Facebook in a nutshell

by Volker Weber

Lujan: Facebook has detailed profiles on people who have never signed up for Facebook, yes or no?

Zuckerberg: Congressman, in general we collect data on people who have not signed up for Facebook for security purposes to prevent the kind of scraping you were just referring to [reverse searches based on public info like phone numbers].

Lujan: So these are called shadow profiles, is that what they’ve been referred to by some?

Zuckerberg: Congressman, I’m not, I’m not familiar with that.

The answer is "yes".

Zuckerberg is trying to hide the ugly truth. And his company works exactly like him.


The hearings were a royal waste of time. Looking at some transcripts like the one Volker shared, Z was close to lying on many occasions. And I do not blame him or the ones who have prepared his scripted answers. I blame the congressmen who did not call him to account. This is, in my view, strategic. The problem is not that those guys are clueless about technology, and I am sure they have somebody who prints out their Whatsapp messages. But they have a large number of young and savvy staff that script these hearings as Z‘s aides do. They did not care, or were told not to care. Eventually, they want to use the machine themselves in the next election, and they need to care about money in order to finance their campaigns.

Peter Daum, 2018-04-12 09:29

Well, in my book he is not "close to lying". He simply has no moral compass.

Volker Weber, 2018-04-12 09:34

Hm, depends, no?

What did you have for dinner last night? - Let me check with my team.
How‘s the weather today? - I am not familiar with that.
and so it goes on

I might agree that this is not „lying“ in the strict sense. But it‘s no honest answer either. Calling it a moral failure turns the debate into a moral one, where there is no clear right and wrong and everything is subject to interpretation and debate. This is exactly where FB wanted to get to.

Peter Daum, 2018-04-12 09:59

And one more...
Others tried the same in other hearings, look at WellsFargo, the pharma guy who was just sent to jail, etc. Here, congresspeople used these non-answers as segway to launch scathing attacks on these people, obviously addressed to their electorate, showing how engaged they are caring for them. In the FB hearing this did not happen.

Could it be that the electorate does not care? I am fully supporting your „leave FB“ strategy and actually never joined in the first place. But I fear we are the minority in terms of sheer numbers. I see that a lot of my friends, all very smart, considerate and even politically active in Europe and the US, do not care at all.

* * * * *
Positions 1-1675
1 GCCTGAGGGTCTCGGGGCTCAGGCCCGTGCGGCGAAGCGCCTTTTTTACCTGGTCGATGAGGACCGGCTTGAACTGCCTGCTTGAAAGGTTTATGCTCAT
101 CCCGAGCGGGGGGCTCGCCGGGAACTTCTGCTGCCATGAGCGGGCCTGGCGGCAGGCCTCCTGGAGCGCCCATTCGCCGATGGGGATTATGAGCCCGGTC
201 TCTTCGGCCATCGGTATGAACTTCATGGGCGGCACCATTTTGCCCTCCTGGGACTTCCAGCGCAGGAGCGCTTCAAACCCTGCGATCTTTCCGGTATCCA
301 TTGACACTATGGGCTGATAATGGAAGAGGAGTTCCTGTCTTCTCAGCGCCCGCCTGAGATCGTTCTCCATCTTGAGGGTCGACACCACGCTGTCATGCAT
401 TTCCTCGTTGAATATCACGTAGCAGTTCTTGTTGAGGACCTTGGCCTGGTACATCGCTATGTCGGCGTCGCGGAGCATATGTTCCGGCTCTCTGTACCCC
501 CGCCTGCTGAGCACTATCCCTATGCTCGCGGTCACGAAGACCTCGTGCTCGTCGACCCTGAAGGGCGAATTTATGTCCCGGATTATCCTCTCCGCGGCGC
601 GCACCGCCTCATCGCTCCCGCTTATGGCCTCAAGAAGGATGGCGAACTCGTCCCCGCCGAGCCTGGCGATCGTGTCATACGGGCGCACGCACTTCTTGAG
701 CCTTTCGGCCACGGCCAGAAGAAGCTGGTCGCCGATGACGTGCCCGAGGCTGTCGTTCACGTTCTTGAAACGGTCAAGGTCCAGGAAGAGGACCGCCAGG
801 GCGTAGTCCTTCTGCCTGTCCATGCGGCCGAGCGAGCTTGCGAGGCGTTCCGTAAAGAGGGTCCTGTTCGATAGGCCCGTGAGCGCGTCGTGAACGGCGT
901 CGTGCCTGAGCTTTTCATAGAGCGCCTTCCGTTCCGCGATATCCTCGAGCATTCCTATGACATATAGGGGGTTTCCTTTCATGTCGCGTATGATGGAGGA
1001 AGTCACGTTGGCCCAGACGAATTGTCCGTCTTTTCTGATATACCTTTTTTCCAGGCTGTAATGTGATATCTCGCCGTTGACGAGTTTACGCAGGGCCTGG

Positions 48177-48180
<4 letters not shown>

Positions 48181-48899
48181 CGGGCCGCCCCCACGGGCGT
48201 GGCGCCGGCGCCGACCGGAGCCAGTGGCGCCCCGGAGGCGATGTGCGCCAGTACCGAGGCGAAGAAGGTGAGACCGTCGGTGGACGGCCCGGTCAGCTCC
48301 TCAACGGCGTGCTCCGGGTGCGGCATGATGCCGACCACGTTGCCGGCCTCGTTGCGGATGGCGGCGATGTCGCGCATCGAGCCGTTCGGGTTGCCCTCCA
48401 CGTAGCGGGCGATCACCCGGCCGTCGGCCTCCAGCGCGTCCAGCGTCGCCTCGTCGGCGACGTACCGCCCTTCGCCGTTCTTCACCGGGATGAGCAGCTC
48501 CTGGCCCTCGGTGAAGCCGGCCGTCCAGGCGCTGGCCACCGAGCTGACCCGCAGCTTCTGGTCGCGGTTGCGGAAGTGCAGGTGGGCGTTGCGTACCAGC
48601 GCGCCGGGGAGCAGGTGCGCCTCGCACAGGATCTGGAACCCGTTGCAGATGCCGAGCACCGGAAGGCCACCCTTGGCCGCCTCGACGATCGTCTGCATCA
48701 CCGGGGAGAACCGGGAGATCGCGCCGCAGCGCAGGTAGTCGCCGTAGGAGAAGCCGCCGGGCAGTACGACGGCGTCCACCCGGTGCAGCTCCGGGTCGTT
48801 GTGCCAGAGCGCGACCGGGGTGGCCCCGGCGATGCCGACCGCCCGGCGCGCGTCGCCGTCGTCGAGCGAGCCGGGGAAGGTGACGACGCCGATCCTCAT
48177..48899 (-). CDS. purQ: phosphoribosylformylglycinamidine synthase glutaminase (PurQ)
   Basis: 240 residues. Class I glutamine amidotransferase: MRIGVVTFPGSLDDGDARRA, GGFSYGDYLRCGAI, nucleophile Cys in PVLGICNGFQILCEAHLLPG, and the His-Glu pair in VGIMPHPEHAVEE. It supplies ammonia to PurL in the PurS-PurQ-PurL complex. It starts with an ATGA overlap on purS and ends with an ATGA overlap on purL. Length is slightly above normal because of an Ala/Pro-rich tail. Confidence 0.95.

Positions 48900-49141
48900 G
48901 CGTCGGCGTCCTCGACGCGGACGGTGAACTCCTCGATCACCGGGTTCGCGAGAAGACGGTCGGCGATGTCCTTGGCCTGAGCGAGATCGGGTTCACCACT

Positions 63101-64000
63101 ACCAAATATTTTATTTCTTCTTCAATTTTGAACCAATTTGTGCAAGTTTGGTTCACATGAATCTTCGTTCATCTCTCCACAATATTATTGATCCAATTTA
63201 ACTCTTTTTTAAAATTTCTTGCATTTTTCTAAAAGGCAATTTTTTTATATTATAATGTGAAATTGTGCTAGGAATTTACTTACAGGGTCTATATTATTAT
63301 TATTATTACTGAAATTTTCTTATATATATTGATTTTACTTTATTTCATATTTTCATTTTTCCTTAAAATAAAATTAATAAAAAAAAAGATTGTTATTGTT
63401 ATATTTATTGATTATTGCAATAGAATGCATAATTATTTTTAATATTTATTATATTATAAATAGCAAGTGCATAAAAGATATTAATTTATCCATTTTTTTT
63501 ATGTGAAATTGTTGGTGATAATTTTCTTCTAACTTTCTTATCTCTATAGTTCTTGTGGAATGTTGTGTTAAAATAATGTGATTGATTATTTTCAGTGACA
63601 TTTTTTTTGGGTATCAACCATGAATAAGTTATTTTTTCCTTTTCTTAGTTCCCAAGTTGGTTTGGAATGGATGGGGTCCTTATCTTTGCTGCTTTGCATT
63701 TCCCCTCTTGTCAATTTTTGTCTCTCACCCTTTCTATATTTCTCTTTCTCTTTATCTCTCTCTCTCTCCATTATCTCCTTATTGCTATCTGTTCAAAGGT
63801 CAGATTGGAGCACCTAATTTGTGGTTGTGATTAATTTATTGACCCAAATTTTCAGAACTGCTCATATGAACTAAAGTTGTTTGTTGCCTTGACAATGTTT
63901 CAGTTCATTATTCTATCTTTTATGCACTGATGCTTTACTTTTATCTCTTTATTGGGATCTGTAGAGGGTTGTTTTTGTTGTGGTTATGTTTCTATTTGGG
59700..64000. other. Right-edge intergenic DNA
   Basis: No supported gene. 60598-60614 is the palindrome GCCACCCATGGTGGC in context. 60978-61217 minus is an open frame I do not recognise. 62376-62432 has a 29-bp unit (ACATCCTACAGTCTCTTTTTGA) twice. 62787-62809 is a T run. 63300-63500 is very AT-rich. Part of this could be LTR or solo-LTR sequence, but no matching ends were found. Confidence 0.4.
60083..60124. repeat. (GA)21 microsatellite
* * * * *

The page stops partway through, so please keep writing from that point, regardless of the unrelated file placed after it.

Peter Daum, 2018-04-12 10:06

Things that make you go "hmmm....". https://twitter.com/Channel4News/status/984118196952322050

Ingo Seifert, 2018-04-12 11:55

I'm not the biggest facebook fan either, but in my opinion the hearing(s) were complete waste of time, with senators just trying to get some soundbites out. That quote alone might point to "lying" on zuckerbergs part, but there are quite a few things mixed up there. She made it sound like facebook is collecting "really" personal data about people not signed up on facebook (in the extended clip it even sounds like they are collecting "medical data" or things people buy outside of facebook). I doubt that facebook is even close to what google tracks - they only have "like" buttons and some conversion tracking and obviously some way for remarketing, but their analytics is by far less pervasive as google analytics and adsense networks.

There also aren't easy answers anyway. When developing a service you want to collect as much behaviour data as possible to know where your users are having problems, and what your users want. The problem is when you get to the scale of facebook and are already so successful at it, that it looks like they make people addicted on purpose.. But this *is* the ultimate goal, look at the "don't break the chain" posts, a prime example on how to get people hooked and positively influence behavior.

Herbert Poul, 2018-04-14 14:26

Recent comments

Andreas Pfau on Eine einfache Frage at 11:10
Frank Quednau on Eine einfache Frage at 10:40
Jörg Michael on Eine einfache Frage at 10:22
Johannes Koch on Eine einfache Frage at 10:06
Thomas Cloer on Eine einfache Frage at 09:58
Sven Richert on Bohemian Rhapsody at 20:15
Volker Weber on Ich trink ja eigentlich gar kein Kaffee at 14:02
Thorsten Köbe on Ich trink ja eigentlich gar kein Kaffee at 13:52
Volker Weber on Bohemian Rhapsody at 12:21
Andreas Weinreich on Bohemian Rhapsody at 12:00
Volker Weber on Apple HomePod :: Auch eine Frage des Vertrauens at 11:45
Axel Borschbach on Apple HomePod :: Auch eine Frage des Vertrauens at 11:39
Detlev Poettgen on Apple HomePod :: Auch eine Frage des Vertrauens at 11:15
Patrick Bohr on When to buy an Apple HomePod at 07:51
Johannes Marzke on When to buy an Apple HomePod at 06:41
Erik Brooks on Can I have some respect, Sonos? at 06:08
Volker Weber on When to buy an Apple HomePod at 22:05
Bernd Hofmann on When to buy an Apple HomePod at 21:57
Stefan Dorscht on Stuff that works :: Scarpa #4 at 21:43
Jan-Piet Mens on Can I have some respect, Sonos? at 21:04
Peter Meuser on Stuff that works :: Befristete Prime Day Angebote at 19:52
Volker Weber on Ein bescheidener Held at 16:49
Jochen Kattoll on Ein bescheidener Held at 16:41
Volker Weber on Stuff that works :: Scarpa #4 at 16:33
Eric Malke on Stuff that works :: Befristete Prime Day Angebote at 15:11

Ceci n'est pas un blog

I explain difficult concepts in simple ways. For free, and for money. Clue procurement and bullshit detection.


Stuff that works
Amazon Wish List
Frequently Asked Questions

rss feed  twitter amazon

Local time is 13:14


buy me coffee